“Even in the various organisations (research, NGOs and business) where I serve on the boards, I am intentional about extending mentorship because I believe it has brought me this far,” she says. 

She is also involved in giving back to youth in schools with disabilities, visiting them to reignite their hope and remind them that disability is not inability. “It is to give them courage to aim higher and know they can traverse miles despite the disability,” she says.
Prof Namaalwa has been keen in progressively building her capacity to ably deliver as a leader. For instance, she is a (Higher Education Resource Services (HERS) Academy Fellow, a leadership training organisation for women in higher education. She has also attended the Gender Equality Seal for public institutions, which built her capacity in gender-based programming and budgeting. 

“I am a member of the Community of Practice for Disability Inclusion under the Mastercard Foundation, which birthed my work as an inclusivity champion in all my engagements. I am also a fellow of the Collegiate Mental Health International Certificate Programme, which focuses on counselling and student mental health. I leverage this when working with young people,” she says.

The hurdles 
The leaps and bounds of Prof Namaalwa has seen have been punctuated by some challenges. She says as a leader, you become a role model and the demands for your attention and services are very high, sometimes posing a challenge to the work-life balance. She, however, always reminds herself that leadership is a calling to serve. 

“With the ever-changing expectations from supervisors, peers, and those you serve, you learn that after every milestone, more is expected of you. Being one that never desires to stay in the same place, this is a good challenge,” she says.

Prof Namaalwa says she has been able to comfortably manage her roles because of mentorship, teamwork, networking and lifelong learning.
“Having grown up in a circle of both female and male mentors, I was prepared to take up leadership in a multifaceted society. On my end, the trick is not to look at myself as a woman per se but as one with the growing capabilities to deliver. I also remember that leadership is a responsibility, not a task,” she says.

She also builds and empowers teams, with a focus on like-minded people. “The team members are often nurtured to ensure that we share a common goal and, I often give them an opportunity and space to demonstrate their abilities,” she says.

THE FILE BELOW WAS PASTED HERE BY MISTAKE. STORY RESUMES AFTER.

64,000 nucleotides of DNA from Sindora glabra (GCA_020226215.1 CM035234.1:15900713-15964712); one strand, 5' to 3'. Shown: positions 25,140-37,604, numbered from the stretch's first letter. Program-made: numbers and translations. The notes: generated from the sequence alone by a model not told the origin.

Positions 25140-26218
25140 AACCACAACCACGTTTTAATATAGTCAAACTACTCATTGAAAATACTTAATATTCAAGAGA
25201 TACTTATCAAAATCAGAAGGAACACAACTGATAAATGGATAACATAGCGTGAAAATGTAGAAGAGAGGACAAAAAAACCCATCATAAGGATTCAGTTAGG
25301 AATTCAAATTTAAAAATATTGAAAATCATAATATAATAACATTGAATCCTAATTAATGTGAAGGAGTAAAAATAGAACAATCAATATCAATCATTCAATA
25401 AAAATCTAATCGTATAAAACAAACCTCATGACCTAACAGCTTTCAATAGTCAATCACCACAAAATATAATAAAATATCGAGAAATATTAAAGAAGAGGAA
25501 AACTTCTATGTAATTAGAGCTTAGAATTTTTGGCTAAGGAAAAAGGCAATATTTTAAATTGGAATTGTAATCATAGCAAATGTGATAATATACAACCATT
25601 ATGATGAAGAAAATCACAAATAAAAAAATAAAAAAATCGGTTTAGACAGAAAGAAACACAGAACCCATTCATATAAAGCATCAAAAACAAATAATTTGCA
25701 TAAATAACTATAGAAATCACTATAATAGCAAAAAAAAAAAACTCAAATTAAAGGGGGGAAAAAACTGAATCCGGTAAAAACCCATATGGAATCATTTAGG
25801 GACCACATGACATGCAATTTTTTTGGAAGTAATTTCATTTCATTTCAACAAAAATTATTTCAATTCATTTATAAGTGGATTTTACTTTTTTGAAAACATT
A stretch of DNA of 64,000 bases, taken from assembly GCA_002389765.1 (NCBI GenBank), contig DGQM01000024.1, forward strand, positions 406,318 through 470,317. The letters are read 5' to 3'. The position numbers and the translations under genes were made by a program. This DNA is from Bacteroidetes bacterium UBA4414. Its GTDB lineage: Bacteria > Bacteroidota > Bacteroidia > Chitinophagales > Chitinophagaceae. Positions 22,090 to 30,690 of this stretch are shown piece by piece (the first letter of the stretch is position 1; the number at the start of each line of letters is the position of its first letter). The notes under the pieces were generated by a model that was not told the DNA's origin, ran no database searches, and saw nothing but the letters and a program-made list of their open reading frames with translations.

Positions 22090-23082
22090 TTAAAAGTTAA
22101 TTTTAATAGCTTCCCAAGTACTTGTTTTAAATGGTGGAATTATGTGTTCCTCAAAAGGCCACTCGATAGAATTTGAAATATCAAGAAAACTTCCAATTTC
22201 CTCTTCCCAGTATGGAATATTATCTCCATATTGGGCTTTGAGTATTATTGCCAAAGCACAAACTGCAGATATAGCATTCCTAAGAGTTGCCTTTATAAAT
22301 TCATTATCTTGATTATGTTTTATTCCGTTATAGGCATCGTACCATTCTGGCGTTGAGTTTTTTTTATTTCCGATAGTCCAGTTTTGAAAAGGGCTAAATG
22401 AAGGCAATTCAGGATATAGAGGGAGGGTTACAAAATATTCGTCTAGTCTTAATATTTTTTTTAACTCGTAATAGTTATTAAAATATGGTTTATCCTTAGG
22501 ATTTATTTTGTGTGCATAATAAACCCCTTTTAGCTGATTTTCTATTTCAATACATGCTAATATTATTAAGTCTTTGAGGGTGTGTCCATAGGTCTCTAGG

Prof Namaalwa also endeavours to understand what is expected of her by her supervisors and often remains respectful of the levels of authority. “When power is misused, it becomes powerless. I often remind myself, that I am serving on behalf of others. Therefore, I must exercise my leadership within the context of which it was assigned to me, enabling me to progressively grow in my leadership portfolio,” she says. 

Prof Namaalwa appeals to women to serve without hesitation when the opportunity arises. “They can take on leadership, leveraging on the unique qualities of being a female. These are many, such as empathy, the ability to identify and nurture talent, the ability to multitask and, aiming for excellence. With these, they will enable organisations to grow and prosper,” she says.
While women are sometimes labelled as soft and too empathetic to deliver timely and impactful results, Prof Namaalwa believes that you can be both compassionate yet also strong and results-oriented. 

Mastercard Foundation 
The Mastercard Foundation believes that education is a unique life opportunity for all, regardless of their background. This is made possible through the Scholars Programme, specifically focusing on empowering young people from Africa. Makerere University is one of the partner institutions through which 1,032 scholarships have been extended, of whom 76 percent were females, during phase one of the programme. 

About Namaalwa
What is that one little thing that annoys you?
People who insist on having a conversation when we are watching a movie/sports game/Olympics annoy me. I usually avoid going with them to a cinema or live competitive matches.

What do you notice about someone when you first meet them?
Their willingness to keep eye contact or give a handshake, for me to define the tone of our first conversation.

What is your favourite board or other game?
I do not enjoy board games. My favourites are volleyball and swimming.

What is your guilty pleasure?
Sleeping for many hours in a comfortable space whenever there is an opportunity.

How do you start your day?
The common routine is meditation, preparing children for school and attending to my obligations at Makerere University.